Reflecting on Masterclasses in Rhetoric Taught in Recent Videos…

I highly recommend watching my Milken Institute panel last week:

Or, alternatively, at least read the transcript—but watching is better.

The panel is worth watching and reflecting upon and not just because of the ideas discussed. It is also very much that there were two people on that stage who are true masters of rhetoric, and their performances are masterpieces: Gillian Tett and Steve Schwartzman.

  • Gillian Tett provides a master class in how to run a panel. Five panelists, each of whom could’ve gone five different ways–you might will think that she had all 3125 combinations mapped out in her brain beforehand, or else thinks 10 times as fast as a normal human with respect to who she wanted to speak next about what in reaction to what had just gone on before…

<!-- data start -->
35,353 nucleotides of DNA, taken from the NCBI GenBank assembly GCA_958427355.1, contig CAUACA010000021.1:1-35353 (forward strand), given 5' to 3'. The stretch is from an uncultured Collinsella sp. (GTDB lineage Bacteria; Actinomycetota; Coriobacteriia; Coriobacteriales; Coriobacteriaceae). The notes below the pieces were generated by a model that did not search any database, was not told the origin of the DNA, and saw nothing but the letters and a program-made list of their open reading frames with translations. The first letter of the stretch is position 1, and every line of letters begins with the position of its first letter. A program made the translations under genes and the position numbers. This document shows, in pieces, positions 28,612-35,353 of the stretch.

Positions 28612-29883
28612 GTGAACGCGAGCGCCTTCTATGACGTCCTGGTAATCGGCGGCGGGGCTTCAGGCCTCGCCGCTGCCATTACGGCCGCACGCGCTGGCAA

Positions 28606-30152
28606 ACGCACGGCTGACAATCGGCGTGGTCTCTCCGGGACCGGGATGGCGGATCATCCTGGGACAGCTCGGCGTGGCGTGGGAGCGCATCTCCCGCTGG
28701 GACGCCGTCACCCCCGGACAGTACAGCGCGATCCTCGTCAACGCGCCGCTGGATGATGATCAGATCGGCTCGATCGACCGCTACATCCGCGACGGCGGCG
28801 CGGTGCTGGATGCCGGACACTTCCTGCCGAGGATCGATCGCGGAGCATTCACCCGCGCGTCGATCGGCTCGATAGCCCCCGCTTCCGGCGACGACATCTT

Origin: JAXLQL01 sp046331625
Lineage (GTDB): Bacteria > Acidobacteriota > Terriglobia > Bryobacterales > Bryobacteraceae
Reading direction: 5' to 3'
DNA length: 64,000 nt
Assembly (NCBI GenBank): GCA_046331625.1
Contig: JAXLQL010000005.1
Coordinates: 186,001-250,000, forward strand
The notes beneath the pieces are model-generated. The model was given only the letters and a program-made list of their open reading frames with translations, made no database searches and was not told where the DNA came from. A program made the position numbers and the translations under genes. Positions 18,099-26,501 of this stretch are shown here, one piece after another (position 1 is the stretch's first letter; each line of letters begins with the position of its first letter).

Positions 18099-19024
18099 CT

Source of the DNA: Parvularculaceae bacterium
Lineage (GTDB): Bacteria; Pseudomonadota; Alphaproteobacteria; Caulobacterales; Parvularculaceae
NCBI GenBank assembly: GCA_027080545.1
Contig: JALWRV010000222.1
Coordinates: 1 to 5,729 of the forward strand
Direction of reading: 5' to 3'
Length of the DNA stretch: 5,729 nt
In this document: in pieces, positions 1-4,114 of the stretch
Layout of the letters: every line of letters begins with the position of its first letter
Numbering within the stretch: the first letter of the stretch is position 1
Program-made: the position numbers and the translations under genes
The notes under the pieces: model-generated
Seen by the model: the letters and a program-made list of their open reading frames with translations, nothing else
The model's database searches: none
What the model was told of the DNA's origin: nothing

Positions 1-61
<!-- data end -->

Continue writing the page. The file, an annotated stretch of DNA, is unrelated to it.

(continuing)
• Steve Schwartzman–I clocked Steve Schwartzman speaking at 80 words a minute with only half of his words being true meaning of words. That both allowed him to hold the floor for the time that he wished and also to put enough thought into each of his meaning words that he could see precisely what he wanted to have said. I guarantee that this is something he has learned to do: I do not think the younger Steve Schwartzman spoke 80 words a minute…

You might also, for a different lesson, take a look at the week before’s CUNY panel: the video, the transcript.

Also excellent. Also wonderful. Also very much worth watching—the intellectual and knowledge payoff is, I think, considerably higher than at Milken because Schwartzman, Ciobo, and Ramirez were there representing the positions of their institutions rather than setting out their own ideas.

But as far as rhetoric is concerned… Let the record show that both David Autor and myself interrupted Ann Harrison’s opening statement. We did so for what seemed to us to be reasons that we thought at the time were good and sufficient, and our interruptions were short. But dollars will get you doughnuts we would not have done so had Ann Harrison been a Y-chromosome type person. We are who we have been trained to be…

May 8, 2017


Brad DeLong
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